Monk (2002–2009)
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Mr. Monk and the Other Woman 

A very tidy woman who resembles Trudy turns Monk's head while he's investigating a triple homicide. The only problem is, she's the prime suspect.




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Episode cast overview, first billed only:
Monica Waters (as Maria Del Mar)
Todd Katterskill
Dave Nichols ...
David Gardner ...
Don Ritchie ...
Jennifer Fawcett ...
Rookie Cop
Jane Cooke ...


When a lawyer and his assistant are murdered, suspicion falls on a disgruntled client whose burnt file is found in the wastebasket. When the suspect, Grayson, is also murdered, Stottlemeyer is certain that Grayson's neighbor, a pretty blonde named Monica Waters who has been feuding with Grayson for two years about her garage, is guilty of all three murders. But Monk is attracted to Monica, who bears a slight resemblance to Trudy. Because Monica's absent husband had OCD, she understands Monk in a way that Sharona can't, which of course adds to the attraction. Even her garage is perfect, exactly the way Monk would want his garage to be organized if he ever had one. A touching bond forms between them until a call from Stottlemeyer leads him to suspect that Monica may really be the murderer. Written by WyattJones

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Comedy | Crime | Drama | Mystery





Release Date:

23 August 2002 (USA)  »

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Did You Know?


In the final scene, the same few extras can be seen repeatedly walking toward the camera past the two speaking characters but don't reappear walking away in the next (opposite) shot as expected. One extra, a woman in black wearing sunglasses, comes from the same direction into the shot more than once, and walks into the frame from both directions toward the camera. See more »


Adrian Monk: [hanging up his cell phone after talking to Stottlemeyer] That was Sharona. Her son got the lead in the school play.
Monica: Oh, really? What play?
Adrian Monk: Ghandi.
Monica: Ghandi? Is - is that a play?
Adrian Monk: I think they added a few songs. You want to come?
Monica: Oh, I think I'll be having a headache that night.
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User Reviews

"I don't mind change. I just don't like to be there when it happens"
10 July 2017 | by (United Kingdom) – See all my reviews

'Monk' has always been one of my most watched shows when needing comfort, to relax after a hard day, a good laugh or a way to spend a lazy weekend.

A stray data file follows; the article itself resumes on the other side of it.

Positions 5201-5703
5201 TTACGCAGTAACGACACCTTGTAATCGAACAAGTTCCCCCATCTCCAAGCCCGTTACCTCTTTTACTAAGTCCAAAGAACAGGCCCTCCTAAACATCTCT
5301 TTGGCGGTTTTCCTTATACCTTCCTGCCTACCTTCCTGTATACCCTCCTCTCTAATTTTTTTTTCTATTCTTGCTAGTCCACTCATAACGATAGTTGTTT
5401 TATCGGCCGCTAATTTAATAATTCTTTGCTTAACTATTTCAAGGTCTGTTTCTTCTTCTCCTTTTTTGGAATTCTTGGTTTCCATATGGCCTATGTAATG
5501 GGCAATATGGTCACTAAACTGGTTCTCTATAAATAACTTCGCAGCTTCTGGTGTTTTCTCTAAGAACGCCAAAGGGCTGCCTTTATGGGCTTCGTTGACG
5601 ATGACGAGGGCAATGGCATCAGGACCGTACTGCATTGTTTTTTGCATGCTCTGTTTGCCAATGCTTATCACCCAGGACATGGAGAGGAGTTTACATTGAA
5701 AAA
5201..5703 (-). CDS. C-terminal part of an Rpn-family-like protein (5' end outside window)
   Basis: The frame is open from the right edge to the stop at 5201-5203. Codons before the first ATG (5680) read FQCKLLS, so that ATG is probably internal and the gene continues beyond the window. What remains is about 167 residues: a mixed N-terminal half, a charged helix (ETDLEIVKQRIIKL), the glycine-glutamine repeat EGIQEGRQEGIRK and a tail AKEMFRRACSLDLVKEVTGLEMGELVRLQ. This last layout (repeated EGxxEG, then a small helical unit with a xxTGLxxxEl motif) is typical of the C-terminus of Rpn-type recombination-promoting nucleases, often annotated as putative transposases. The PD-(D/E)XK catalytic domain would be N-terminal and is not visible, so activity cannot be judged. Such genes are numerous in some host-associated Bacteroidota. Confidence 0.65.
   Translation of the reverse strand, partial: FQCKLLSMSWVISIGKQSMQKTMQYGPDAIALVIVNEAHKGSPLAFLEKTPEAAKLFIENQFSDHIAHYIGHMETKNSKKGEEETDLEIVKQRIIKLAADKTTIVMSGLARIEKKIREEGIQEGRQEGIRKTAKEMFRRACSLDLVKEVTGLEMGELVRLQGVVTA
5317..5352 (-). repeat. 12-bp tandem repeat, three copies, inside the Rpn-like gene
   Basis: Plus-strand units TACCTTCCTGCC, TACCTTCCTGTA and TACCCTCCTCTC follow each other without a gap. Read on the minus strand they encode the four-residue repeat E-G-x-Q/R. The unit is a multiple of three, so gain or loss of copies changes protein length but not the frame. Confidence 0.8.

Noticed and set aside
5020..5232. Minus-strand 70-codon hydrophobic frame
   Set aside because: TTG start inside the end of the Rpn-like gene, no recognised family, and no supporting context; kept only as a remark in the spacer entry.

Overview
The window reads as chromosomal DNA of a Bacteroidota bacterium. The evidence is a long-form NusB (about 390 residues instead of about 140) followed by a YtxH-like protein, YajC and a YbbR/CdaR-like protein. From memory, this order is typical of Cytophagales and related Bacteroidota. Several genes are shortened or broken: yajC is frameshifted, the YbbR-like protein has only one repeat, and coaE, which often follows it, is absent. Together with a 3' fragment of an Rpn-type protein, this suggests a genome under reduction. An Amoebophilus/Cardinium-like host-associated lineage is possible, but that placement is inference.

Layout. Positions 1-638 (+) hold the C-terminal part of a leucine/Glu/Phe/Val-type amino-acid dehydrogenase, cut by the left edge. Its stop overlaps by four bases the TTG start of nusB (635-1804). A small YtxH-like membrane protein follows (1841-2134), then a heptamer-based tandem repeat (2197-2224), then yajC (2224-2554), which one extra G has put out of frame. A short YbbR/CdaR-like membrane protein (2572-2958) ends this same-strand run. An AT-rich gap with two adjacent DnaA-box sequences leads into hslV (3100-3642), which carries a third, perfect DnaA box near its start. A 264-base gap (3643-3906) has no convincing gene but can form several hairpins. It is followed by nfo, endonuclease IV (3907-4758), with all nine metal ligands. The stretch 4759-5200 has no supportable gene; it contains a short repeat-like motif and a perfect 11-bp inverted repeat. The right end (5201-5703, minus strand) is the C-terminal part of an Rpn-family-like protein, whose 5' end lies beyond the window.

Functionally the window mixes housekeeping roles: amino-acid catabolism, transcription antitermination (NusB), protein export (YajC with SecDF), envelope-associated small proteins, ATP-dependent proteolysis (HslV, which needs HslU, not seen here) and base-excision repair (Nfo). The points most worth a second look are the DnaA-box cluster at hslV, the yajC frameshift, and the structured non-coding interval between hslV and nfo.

"Mr Monk and the Other Woman" is another Season 1 classic, is what 'Monk' is all about and reminds me of what I love and watch the show in the first place. Season 1 is a very solid season, which is really impressive considering how quite a number of shows have rocky first seasons where it takes time to settle, whereas 'Monk' is one of the rarities that has had everything so well established so early on. "Mr Monk and the Other Woman" is one of the best episodes of the season and a personal favourite of the show too.

One of the best things about 'Monk' has always been the acting of Tony Shalhoub in the title role, it was essential for him to work and be the glue of the show, and Shalhoub not only is that but also at his very best he IS the show. Have always loved the balance of the humour, which is often hilarious, and pathos, which is sincere and touching. It is remarkable here that right from the first episode to when the show ended that one likes him straight away, even with his quirks and deficiencies that could easily have been overplayed, and also that he is better developed than most titular characters of other shows at this particular stage. Who can't help love Monk's brilliant mind too? He is very well supported by a sharp and no-nonsense but also sympathetic Bitty Schram, whose Sharona makes for a worthy and entertaining partner for Monk's sleuthing and somebody with a maternal side. There is always a debate at who's better between Sharona and Natalie, personally like both in their own way and consider them both attractive though as of now leaning towards Natalie as the better acted and more attentive of the two.

Also by a very amusing, and sometimes even funnier than that, Ted Levine, what a difference from his Buffalo Bill in 'The Silence of the Lambs', while Jason Gray-Stanford is almost up there with the other three leads though his material isn't always as inspired in general.

It's not just the cast though. Another star is the writing, which is also essential to whether the show would be successful or not and succeed it does here. The mix of hilarious wry humour, lovable quirkiness and tender easy-to-relate-to drama is delicately done but extremely deft. The chemistry between Monk and Monica that is the driving force of the episode and also what makes it story-wise. Can't help loving Monk's response to being asked whether everything has to make sense, a lot of people would relate to that.

The case is a strong one and avoids being too conventional thanks to the chemistry between Monk and Monica, with a well done final solution that isn't easily guessable and isn't convoluted either.

Visually, the episode is shot in a slick and stylish way, and the music is both understated and quirky. Much prefer the jazzy Season 1 theme tune to the later "It's a Jungle Out There", which always struck me before as one of my least favourite assets of 'Monk' but has since grown on me, which should have been kept. It's all very capably directed throughout by none other by Adam Arkin, the first of the three actors to play Dale "The Whale" Biederbeck in "Mr Monk Meets Dale the Whale".

Overall, a 'Monk' classic. 10/10 Bethany Cox

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